Nigeria issues import permits for 4.8bn litres of fuel in Q2Tuesday, March 13th, 2012
12 March 2012, Sweetcrude, ABUJA - The Petroleum Products Pricing Regulatory Agency (PPPRA) – Nigeria’s state fuel regulatory agency – says it has issued permits to 42 companies to import a total 3.575 million metric tons or 4.794 billion litres of petrol for the second quarter of 2012.
The agency stated this in a statement on Monday in Abuja, warning of sanctions against companies that failed to deliver.
“The volumes to be supplied into the system for Q2 2012 is based on marketers’ performance in the past, and their ability to secure the needed financing,” the PPPRA said in the statement.
The list of beneficiaries, made public for the first time by the PPPRA, includes state oil firm Nigerian National Petroleum Corporation, ExxonMobil and Total downstream subsidiaries, Oando and Conoil.
The PPPRA had delayed issuing the permits following series of investigations into previous fuel imports and payment of subsidy, which was deemed to have been grossly abused.
Uncertainty also entered the Nigerian fuel market due to the January 1 move by the government to remove a subsidy on imports that raised pump prices and triggered more than a week of a general strike and mass protests and forced the partial reinstatement of the subsidy.
PPPRA, which has been under investigation by the state anti-graft agency, the Economic and Financial Crimes Commission, over a $4 billion discrepancy between the subsidy paid to importers and the amount of gasoline brought into the country in 2011, said it would not pay the subsidy on any volume discharged in excess of the volume it approved for each company.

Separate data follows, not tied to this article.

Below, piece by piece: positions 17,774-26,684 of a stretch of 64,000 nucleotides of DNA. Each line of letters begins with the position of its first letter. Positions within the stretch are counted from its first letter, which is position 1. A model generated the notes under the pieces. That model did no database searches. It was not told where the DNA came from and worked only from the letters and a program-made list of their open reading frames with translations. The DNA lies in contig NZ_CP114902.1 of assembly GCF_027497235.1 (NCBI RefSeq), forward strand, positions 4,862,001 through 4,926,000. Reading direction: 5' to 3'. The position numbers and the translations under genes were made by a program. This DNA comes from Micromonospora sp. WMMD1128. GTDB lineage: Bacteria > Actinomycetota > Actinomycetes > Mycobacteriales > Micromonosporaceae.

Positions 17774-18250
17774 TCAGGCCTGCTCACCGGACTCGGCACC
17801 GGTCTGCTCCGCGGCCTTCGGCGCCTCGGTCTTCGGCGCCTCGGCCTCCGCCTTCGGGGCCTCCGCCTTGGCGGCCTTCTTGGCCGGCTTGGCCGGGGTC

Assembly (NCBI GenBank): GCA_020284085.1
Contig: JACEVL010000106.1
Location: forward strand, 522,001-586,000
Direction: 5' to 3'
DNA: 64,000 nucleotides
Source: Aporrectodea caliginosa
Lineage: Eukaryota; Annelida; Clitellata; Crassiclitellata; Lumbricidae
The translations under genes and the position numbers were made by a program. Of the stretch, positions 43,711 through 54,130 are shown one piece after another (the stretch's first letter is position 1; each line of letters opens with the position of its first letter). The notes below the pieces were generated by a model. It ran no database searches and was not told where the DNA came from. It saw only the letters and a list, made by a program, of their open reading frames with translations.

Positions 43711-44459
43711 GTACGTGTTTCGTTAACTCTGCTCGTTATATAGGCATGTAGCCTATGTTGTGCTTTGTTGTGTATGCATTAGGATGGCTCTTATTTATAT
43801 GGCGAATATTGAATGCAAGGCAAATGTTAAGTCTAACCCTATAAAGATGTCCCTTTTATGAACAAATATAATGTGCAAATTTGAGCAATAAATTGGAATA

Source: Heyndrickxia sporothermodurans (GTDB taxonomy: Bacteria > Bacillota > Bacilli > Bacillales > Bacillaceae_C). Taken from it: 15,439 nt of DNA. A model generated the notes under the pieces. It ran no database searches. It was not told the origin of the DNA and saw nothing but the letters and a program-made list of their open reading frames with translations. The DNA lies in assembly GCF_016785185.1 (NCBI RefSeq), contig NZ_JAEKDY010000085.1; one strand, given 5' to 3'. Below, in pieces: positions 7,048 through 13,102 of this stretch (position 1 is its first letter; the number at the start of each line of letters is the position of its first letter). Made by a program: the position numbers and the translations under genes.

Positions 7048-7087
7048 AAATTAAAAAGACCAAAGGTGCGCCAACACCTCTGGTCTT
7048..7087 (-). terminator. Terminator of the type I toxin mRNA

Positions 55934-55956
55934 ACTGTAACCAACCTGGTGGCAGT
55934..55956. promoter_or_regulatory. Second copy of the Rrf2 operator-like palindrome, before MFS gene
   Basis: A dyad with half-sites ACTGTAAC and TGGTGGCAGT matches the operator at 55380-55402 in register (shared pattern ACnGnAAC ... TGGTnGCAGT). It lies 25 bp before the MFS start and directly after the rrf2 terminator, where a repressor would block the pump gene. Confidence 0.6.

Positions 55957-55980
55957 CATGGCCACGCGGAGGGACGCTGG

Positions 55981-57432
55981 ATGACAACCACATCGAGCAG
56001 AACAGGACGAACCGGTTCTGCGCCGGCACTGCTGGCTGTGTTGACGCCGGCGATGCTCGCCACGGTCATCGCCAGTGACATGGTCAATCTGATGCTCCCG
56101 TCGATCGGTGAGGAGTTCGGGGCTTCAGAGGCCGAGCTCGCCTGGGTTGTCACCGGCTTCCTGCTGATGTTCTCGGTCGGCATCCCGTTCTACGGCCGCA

“From Q2 onward, failure of a company to deliver the approved volume shall render the company liable for exclusion from the scheme for two successive quarters or more, aside from the payment of appropriate re-engagement fees to the agency,” the PPPRA said.
The new contracts also attempt to tackle concerns about clean tanker demurrage at the country’s largest ports, where many vessels can wait up to a month before discharging their cargoes, compounding costs and supply concerns in the country.
“The new contracts are a bit more restrictive than the last ones,” a European trader with exposure to the West African market said Monday. “The new restrictions are not only quantities. The PPPRA is providing companies with specific import dates.”
Nigeria, Africa’s top oil producer, imports most of its petroleum products requirement despite a domestic refining capacity of 445,000 b/d, with consumption estimated at about 30 million litres a day.